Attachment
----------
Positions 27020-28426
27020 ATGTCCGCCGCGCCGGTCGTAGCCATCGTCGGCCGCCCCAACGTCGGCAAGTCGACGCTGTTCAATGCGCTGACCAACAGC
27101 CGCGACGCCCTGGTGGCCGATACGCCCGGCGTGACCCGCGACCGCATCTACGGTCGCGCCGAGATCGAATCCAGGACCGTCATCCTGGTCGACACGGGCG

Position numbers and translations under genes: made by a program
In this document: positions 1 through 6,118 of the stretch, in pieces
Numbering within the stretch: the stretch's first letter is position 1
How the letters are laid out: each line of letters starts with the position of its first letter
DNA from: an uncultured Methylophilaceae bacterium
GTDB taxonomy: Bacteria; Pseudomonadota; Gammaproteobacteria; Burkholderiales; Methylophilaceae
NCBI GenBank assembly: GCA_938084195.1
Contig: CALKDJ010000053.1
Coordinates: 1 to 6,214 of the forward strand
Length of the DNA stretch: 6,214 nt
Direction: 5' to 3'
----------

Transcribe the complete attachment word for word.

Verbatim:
Positions 27020-28426
27020 ATGTCCGCCGCGCCGGTCGTAGCCATCGTCGGCCGCCCCAACGTCGGCAAGTCGACGCTGTTCAATGCGCTGACCAACAGC
27101 CGCGACGCCCTGGTGGCCGATACGCCCGGCGTGACCCGCGACCGCATCTACGGTCGCGCCGAGATCGAATCCAGGACCGTCATCCTGGTCGACACGGGCG

Position numbers and translations under genes: made by a program
In this document: positions 1 through 6,118 of the stretch, in pieces
Numbering within the stretch: the stretch's first letter is position 1
How the letters are laid out: each line of letters starts with the position of its first letter
DNA from: an uncultured Methylophilaceae bacterium
GTDB taxonomy: Bacteria; Pseudomonadota; Gammaproteobacteria; Burkholderiales; Methylophilaceae
NCBI GenBank assembly: GCA_938084195.1
Contig: CALKDJ010000053.1
Coordinates: 1 to 6,214 of the forward strand
Length of the DNA stretch: 6,214 nt
Direction: 5' to 3'